John Fisher was the son of William Fisher and they entered a mark together, as plate-workers on 16th August 1793. William & John Fisher then registered as spoon-makers in 1797. John entered his mark alone on 22nd February 1799 as a small-worker.

There are three possible makers, around this time, that could have made these sugar tongs. As with many of these makers with the same initials you can never really be certain who the maker is.


John Fountain was registered as a plate-worker and whilst being a plate-worker does not rule him out of making sugar tongs, it does make it less likely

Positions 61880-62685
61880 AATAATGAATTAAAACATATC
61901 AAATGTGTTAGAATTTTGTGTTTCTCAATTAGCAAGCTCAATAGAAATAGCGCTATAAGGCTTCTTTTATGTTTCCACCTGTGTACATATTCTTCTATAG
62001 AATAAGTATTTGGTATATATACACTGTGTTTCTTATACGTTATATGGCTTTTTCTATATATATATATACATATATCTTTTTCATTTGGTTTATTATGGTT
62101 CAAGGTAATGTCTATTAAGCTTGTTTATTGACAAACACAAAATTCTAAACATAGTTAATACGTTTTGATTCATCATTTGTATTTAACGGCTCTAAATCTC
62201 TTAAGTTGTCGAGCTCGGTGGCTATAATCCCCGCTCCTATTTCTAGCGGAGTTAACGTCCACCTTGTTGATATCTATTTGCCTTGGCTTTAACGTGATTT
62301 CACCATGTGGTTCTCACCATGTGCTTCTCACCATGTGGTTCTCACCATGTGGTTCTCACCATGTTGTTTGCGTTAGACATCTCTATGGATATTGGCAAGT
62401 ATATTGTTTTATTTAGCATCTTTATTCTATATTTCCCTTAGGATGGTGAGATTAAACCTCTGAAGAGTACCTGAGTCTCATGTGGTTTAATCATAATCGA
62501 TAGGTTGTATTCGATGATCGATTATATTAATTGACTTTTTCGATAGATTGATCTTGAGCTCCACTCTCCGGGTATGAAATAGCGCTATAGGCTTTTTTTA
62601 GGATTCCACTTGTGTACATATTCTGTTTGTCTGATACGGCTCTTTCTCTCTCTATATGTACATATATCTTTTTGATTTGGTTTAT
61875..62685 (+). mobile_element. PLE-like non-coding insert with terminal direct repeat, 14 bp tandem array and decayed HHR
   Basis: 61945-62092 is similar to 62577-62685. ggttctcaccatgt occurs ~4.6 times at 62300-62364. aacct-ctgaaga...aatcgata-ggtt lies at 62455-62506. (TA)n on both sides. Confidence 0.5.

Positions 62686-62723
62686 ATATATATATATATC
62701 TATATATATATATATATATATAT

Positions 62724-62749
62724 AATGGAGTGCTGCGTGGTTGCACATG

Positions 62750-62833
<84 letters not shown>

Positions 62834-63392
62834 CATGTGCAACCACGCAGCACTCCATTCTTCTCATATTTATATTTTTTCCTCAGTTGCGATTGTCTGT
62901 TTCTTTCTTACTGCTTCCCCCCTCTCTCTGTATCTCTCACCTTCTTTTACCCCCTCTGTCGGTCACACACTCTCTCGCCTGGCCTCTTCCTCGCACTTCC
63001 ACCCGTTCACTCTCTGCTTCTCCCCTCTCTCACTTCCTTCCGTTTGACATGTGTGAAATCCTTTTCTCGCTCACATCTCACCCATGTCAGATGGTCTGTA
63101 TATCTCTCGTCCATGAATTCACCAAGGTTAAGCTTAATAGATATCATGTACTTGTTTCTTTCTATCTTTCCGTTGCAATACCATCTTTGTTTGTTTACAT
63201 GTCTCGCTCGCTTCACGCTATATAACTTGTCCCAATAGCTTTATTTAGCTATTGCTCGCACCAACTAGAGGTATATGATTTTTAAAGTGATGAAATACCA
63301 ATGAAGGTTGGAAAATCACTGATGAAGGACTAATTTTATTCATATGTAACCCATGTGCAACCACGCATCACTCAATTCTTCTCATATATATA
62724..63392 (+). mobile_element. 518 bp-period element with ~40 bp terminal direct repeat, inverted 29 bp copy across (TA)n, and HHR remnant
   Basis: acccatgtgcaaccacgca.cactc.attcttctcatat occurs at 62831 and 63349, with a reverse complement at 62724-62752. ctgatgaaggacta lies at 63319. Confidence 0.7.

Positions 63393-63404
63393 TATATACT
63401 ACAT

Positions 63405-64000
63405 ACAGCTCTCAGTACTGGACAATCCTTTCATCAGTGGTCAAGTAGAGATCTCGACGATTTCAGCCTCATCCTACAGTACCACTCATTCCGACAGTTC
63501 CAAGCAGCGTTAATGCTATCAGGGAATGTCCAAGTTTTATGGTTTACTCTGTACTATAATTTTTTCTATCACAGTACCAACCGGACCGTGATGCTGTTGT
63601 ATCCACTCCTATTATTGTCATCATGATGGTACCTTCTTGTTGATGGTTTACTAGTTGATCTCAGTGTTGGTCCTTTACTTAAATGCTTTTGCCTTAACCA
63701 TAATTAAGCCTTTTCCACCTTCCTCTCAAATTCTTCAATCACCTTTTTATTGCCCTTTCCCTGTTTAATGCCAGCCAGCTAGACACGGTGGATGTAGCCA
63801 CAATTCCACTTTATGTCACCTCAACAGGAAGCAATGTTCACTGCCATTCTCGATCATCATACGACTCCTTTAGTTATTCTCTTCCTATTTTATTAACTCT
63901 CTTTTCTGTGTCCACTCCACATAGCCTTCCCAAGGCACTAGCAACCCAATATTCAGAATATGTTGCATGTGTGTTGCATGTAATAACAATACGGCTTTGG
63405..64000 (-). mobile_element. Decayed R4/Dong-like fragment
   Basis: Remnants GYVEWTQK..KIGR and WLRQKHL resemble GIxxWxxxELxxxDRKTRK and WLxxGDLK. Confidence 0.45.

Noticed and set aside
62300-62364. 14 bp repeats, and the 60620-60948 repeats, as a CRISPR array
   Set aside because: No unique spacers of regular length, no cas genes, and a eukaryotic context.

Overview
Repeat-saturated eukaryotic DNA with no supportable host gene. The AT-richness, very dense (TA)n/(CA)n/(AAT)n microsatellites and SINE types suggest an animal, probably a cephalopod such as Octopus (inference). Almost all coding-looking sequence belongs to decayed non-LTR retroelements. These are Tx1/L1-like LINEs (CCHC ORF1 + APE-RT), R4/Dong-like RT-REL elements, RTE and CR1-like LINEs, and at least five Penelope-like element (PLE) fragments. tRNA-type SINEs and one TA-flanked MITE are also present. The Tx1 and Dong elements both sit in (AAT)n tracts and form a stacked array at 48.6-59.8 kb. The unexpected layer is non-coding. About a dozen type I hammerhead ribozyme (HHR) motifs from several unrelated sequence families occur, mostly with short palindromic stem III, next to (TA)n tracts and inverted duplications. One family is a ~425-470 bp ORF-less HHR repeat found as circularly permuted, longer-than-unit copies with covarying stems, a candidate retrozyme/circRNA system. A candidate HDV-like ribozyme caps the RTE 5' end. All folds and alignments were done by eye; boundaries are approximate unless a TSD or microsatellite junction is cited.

John Fuller entered a mark as a small-worker in 1804. These tongs could well be his, but I have no idea whether he actually made sugar tongs


John Fisher - Did enter a mark with his father, and there are several examples of sugar tongs by John & William Fisher - so they clearly made sugar tongs when they were together.

On balance therefore, it seems to be more likely to be John Fisher than either of the other two. However - I would never attempt to state for certain that they are John Fisher - you just cannot be sure.

Click here to see John Fisher tongs

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